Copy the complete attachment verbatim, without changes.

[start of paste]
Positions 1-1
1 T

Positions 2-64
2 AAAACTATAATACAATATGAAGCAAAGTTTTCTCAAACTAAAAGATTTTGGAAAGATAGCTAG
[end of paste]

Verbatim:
Positions 1-1
1 T

Positions 2-64
2 AAAACTATAATACAATATGAAGCAAAGTTTTCTCAAACTAAAAGATTTTGGAAAGATAGCTAG